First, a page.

Monday, February 16, 2009

Earth Architecture

In his book “Earth Architecture: From Ancient to Modern,” William Morgan (2008) talks about architecture buildings and landscapes shaped by earth as the primary material. As a result of his extensive research on architecture and environmental adaptation, Morgan believes that architecture should be an integral part of its surrounding. Understanding earth architecture in practice can establish a sustainable relationship between communities and their environments. Without using many technical terms, this compilation of more than fifty examples with nearly two hundred images volume is an interesting book of architecture. The cases discussed can guide architects and other professionals in the field to create designs as a holistic part of the environment.

Morgan broke down his book into nine chapters, each containing five to six helpful examples. He organized the books’ chapters based on his classification of how the shape of the earth architecture system was created. The examples ranged from the simple earthwork with basic functions like defense, ceremony and memorial to more complex architecture which includes relatively dense population, urban planning, and some significant institutional structures. Although there are some similar characteristics among two or more structure systems, the author classified the shape systems as Mounds, Shaped Hills, Earth Retained, Terraces, Platforms, Excavations, Modified Earth, Water Retained, and The Cities. Each chapter starts with a short introduction followed by the case studies that pertain to topics covered. The numerous examples Morgan gave range from a 4200 BC settlement in Negev to a contemporary arts pavilion in California and from simple artificial hillto large scale engineering projects. From these examples we can understand what technique and technologies people used at each time and how they managed human energy to build them.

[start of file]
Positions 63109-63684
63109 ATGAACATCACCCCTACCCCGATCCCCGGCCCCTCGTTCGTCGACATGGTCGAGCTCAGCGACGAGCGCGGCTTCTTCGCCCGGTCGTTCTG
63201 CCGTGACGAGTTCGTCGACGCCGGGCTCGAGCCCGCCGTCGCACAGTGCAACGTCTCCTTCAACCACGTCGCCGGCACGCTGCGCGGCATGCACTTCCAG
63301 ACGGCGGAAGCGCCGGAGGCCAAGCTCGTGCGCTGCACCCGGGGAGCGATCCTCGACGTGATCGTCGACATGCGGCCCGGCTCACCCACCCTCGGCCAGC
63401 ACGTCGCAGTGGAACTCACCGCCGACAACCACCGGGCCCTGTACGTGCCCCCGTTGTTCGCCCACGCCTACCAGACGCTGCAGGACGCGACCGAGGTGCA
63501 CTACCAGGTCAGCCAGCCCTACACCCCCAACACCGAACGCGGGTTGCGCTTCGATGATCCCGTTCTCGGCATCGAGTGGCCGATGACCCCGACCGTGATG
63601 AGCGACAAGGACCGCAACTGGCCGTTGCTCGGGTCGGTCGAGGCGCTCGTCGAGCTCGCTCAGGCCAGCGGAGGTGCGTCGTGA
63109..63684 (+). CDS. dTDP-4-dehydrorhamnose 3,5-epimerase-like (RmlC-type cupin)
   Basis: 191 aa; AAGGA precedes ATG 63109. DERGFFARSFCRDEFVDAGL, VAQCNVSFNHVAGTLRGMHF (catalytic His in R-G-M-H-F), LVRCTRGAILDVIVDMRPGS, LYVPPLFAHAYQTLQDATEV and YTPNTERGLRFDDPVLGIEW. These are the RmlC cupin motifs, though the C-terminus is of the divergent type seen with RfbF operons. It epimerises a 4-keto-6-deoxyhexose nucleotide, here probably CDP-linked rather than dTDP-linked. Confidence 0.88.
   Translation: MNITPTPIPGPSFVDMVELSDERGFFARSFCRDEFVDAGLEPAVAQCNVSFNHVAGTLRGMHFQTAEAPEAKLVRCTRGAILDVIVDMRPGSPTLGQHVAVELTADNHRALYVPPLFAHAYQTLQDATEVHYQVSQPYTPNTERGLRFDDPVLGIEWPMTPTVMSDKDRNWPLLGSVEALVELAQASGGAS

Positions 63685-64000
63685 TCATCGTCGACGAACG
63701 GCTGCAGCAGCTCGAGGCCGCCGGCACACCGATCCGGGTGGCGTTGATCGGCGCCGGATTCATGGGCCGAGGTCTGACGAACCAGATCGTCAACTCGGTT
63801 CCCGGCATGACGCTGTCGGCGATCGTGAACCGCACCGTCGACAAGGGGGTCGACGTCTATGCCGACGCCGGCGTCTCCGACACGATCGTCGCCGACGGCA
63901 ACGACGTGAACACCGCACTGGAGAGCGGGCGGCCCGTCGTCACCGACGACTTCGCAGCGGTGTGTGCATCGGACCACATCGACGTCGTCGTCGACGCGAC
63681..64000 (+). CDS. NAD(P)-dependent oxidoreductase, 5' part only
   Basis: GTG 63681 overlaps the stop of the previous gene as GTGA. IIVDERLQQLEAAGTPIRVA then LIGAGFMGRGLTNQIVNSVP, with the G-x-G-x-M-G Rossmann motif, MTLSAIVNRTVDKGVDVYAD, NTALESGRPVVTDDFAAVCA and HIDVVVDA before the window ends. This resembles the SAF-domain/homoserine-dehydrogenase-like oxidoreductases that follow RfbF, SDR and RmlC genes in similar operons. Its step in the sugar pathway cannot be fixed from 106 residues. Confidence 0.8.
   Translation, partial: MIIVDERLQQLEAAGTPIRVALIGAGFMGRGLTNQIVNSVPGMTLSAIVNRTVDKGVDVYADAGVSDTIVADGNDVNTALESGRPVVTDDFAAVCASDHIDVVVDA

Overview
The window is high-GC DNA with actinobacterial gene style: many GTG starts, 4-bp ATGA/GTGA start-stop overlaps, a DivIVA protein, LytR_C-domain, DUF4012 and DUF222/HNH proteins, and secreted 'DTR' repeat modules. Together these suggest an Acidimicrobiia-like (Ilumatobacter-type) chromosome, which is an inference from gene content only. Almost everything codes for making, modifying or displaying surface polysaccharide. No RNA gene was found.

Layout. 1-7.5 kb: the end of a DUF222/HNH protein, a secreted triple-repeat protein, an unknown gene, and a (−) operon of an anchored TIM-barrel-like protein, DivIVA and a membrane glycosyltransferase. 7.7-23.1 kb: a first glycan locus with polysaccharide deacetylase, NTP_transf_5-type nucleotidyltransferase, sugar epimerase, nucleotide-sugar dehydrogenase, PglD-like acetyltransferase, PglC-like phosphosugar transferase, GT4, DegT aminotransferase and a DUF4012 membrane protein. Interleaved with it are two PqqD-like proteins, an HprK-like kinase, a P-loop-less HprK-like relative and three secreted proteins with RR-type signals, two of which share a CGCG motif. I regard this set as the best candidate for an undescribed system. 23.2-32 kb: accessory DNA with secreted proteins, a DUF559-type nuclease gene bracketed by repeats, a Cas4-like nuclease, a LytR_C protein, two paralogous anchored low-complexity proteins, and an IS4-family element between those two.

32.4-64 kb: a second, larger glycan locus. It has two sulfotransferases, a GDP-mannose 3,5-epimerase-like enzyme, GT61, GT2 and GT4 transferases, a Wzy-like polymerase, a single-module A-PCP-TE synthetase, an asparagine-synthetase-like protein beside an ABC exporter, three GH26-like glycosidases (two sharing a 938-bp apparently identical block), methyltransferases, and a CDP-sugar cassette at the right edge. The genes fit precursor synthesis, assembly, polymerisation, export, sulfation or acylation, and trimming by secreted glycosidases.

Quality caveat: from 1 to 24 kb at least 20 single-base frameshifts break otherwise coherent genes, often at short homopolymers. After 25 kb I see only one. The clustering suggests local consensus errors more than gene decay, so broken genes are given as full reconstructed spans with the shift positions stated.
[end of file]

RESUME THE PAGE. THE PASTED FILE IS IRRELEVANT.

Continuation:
Since thousand years ago humans had tried to use earth as their primary material and thought how to reshape it in to new configurations. They built the architecture or earthworks with various motivation like identify territories, defense and protection, or because of transport efficiency in the making of the projects. In the further use, they found out that earth material can be utilized to get its potential effects such as insulation and thermal mass to respond to severe weather. Humans started to develop it and explore its possibility to use in dwellings. In such system like Excavation structure where removal material from the earth is needed, the underground settlers can have protection from the heat of the day, the chill at night, and even from the harsh of desert storm.